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Enshadowed have released three full-lengths so far and every single album is different from every other one. But this does not constitute a serious reason for concern. The discography of this volatile band is not characterised by a lack of elaborateness. Having this in mind, let´s take a close look on their works while starting - not very original, I know - with the debut "Messengers of the Darkest Dawn".
The album was kicked off by a twenty second intro that consisted only of some strange noises. Perhaps I am too old, but from my point of view, this kind of opening does not make any sense. Well, let´s simply overlook this detail and put the focus on the music. These Greek debutants were not immune to the usual teething troubles. Accordingly, their songs were heavily influenced by the works of the Nordic black metal scene. The title of the fifth track, "Northbound", documented this impressively. But Enshadowed did not care about this. They made no secret of their affinity to the Scandinavian "elite". Especially the albums of Immortal had left their traces. Just as an exception, the hypnotic beginning of the final number was obviously inspired by the calmer songs of Burzum. The part with the simple keyboard melody was definitely in very close proximity to the trance-like pieces of the strange count.
However, from a general perspective, Enshadowed did not present a copycat product. They had written predominantly good and fairly independent riffs that did not lack of morbidity. Furthermore, the sinister guitar lines and the desperately sounding breaks were also convincing while the vocal performance was nothing to write home about. The hatefully nagging voice fitted well with the dark instrumental aura of the album. Most of all, this atmosphere was created by the strong and memorable mid-tempo parts. No question, the surprisingly ripe band knew how to manage tempo changes in order to create thrilling compositions.
Unfortunately, there was one thing missing. The songs did not really have a sustainable effect. Due to this fact, it was a bit difficult to define the album´s highlights. Enshadowed did not deliver an outstanding song, but, more importantly, they avoided to offer half-baked or even dilettantish tunes. With a view to the coherent and homogeneous pieces, the record worked as a whole. I guess that this is not the worst statement one can make about a full-length. The maturity of the compositions came as a positive surprise. Therefore, this album did not lack of quality and it offered a very good flow. I don´t think that worshipers of genuine black metal will feel the urgent need to press the skip button while listening to this full-length. This is also valid because its sound was neither rumbling nor thin. It was well balanced between its specific obscurity and a conventional metallic robustness.
As a result, "Messengers of the Darkest Dawn" competently followed the way that the grim Scandinavian pioneers had discovered. Maybe you share my opinion that debutants have the right to show their influences without restraint. In this case, you will enjoy to listen to this relatively uninventive yet exciting album.
Enshadowed were a fairly productive band in the underground through the late 90s, releasing a demo each year from 1998-91 as 'Nocternity Enshadowed', obviously dropping the former due to the fellow Greek black metal of the same name. So they took their sweet time refining their musical ability and production standards, and then ultimately adopting a logo which looks nary a spitting image of the one used by Belgium's Enthroned. I mean, seriously, would it have killed them to do a little research before choosing that design? Seems like a lazy and illogical choice, especially when one considers that the Greek band sounds somewhat similar in style.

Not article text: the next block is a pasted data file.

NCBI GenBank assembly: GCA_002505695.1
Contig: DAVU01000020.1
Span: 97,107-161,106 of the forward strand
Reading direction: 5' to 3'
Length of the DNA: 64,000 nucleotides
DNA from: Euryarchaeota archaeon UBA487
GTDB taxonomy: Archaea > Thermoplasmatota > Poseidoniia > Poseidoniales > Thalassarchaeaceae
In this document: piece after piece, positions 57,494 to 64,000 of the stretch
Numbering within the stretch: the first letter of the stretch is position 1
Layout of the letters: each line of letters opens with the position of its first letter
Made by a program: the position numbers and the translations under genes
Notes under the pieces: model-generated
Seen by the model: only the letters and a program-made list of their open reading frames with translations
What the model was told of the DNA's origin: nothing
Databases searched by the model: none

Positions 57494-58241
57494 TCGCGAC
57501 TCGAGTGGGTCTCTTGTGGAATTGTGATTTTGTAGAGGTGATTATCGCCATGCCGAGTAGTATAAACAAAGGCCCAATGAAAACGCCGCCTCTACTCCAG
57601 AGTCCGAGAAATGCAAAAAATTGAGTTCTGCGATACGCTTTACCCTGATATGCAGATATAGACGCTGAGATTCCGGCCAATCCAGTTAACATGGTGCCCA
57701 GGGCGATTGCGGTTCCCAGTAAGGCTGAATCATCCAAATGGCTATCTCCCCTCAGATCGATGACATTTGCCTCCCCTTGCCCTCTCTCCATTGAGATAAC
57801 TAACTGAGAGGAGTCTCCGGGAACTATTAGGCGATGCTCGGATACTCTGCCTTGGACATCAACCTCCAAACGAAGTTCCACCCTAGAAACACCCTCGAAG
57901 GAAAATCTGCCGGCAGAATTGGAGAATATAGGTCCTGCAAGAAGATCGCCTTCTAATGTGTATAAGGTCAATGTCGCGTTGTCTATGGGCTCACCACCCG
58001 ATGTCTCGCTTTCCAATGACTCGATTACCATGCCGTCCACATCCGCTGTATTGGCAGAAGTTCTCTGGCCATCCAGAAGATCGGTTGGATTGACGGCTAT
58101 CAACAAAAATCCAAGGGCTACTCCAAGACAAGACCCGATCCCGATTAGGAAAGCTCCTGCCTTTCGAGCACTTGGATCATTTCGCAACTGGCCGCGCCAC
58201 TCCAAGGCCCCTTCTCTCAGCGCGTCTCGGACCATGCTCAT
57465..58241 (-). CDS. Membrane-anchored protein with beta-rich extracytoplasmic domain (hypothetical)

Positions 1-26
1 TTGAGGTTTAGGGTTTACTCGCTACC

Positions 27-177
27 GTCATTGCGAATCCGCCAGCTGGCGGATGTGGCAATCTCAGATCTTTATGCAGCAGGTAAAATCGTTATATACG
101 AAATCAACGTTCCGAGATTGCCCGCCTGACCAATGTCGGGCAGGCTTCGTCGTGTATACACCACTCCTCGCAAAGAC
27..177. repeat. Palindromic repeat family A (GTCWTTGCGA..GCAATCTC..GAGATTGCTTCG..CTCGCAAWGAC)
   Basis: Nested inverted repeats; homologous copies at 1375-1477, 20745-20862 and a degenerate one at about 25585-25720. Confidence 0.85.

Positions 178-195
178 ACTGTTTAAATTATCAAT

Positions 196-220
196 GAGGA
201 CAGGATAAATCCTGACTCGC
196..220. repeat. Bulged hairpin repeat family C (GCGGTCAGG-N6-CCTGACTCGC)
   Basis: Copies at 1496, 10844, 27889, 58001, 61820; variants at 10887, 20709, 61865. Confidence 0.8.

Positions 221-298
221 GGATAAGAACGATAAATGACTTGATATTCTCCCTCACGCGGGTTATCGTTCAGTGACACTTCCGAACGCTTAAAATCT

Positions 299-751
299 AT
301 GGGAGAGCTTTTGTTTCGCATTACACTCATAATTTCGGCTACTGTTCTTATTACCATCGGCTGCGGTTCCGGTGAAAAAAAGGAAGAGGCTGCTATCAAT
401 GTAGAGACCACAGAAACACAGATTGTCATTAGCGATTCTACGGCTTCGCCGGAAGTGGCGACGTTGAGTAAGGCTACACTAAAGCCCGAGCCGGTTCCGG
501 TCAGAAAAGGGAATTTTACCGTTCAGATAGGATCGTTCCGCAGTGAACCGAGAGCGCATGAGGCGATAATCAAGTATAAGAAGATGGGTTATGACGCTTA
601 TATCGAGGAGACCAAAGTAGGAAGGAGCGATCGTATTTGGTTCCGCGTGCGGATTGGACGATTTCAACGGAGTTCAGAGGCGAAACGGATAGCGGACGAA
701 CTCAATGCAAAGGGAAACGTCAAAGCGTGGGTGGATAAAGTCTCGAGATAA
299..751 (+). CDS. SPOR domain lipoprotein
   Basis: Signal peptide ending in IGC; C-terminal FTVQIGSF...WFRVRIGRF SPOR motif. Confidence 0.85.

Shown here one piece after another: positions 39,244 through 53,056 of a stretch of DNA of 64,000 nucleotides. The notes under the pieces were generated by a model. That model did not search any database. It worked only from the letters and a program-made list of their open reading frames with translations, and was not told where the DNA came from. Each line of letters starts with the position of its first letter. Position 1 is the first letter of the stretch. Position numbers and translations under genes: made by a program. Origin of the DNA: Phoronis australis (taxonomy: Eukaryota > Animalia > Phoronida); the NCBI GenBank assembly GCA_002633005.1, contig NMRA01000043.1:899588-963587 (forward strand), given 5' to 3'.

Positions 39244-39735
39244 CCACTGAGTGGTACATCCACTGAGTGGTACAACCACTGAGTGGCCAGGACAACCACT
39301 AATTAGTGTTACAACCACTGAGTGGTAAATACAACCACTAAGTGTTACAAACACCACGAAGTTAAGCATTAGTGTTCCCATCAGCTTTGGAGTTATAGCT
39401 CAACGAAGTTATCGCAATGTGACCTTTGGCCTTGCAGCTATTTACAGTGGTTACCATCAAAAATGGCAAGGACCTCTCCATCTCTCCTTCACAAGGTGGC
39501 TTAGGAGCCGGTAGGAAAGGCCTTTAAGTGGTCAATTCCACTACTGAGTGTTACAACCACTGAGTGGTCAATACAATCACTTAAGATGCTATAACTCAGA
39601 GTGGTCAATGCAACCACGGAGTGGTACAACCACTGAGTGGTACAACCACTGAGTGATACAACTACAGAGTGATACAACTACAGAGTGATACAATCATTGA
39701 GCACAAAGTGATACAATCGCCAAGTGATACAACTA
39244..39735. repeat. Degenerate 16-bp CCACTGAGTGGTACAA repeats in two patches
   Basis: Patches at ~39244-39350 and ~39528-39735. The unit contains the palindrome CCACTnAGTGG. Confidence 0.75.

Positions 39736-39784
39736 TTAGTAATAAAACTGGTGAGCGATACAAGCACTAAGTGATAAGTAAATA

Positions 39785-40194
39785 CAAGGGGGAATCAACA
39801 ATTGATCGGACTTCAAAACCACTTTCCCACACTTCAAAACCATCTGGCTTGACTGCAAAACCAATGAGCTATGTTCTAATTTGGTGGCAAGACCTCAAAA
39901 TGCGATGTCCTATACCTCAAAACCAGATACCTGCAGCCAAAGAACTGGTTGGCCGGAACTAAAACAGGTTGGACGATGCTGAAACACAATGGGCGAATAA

At any rate, the band's considerable practice almost pays off on their debut Messengers of the Darkest Dawn, because if anything, this is a very solid album, with strong and hyperkinetic drumming that easily drives the wall of force guitars, and massive, resonant rasping that delivers upon the grim promise of the shadowy cover image. They also concoct a few cool, clinical riffing sequences in "War and Damnation" and "Jesus Christ Cage" which hint that the band might fare better if they spent just an inkling more time composing their songs. There's even one creepy, melodic passage that opens the closer "Gospel of Death" which is damn near brilliant, gleaming and ghostly synthesizers moving in slower paced tandem with the dissonant ringing guitars, but sadly this eventually devolves into messy, blasting noise.
Alas, that 2-3 minutes of the album in total is the exception to the rule here, for the majority of Messengers is little more than a competent retread of grounds previously covered by bands like Marduk, Dark Funeral, Satyricon and the aforementioned Enthroned. There's not a lot of rhythmic variation in what they write, so you have to feed off the sheer power and speed alone, and while the drummer 'Grahelm' really knows what's up, and the guitars all perform with a studied precision, they're just not that interesting. The lyrics all revolve around the familiar anti-Christian or archaic, north European passions (i.e. "Northbound"), and the atmosphere invoked is efficiently bleak and hostile, but they never quite reach the ripping and maniacal despotism inherent in a Vobiscum Satanas, or a Panzer Division Marduk. Another case of just about every base being covered except for the lion's share of the songwriting.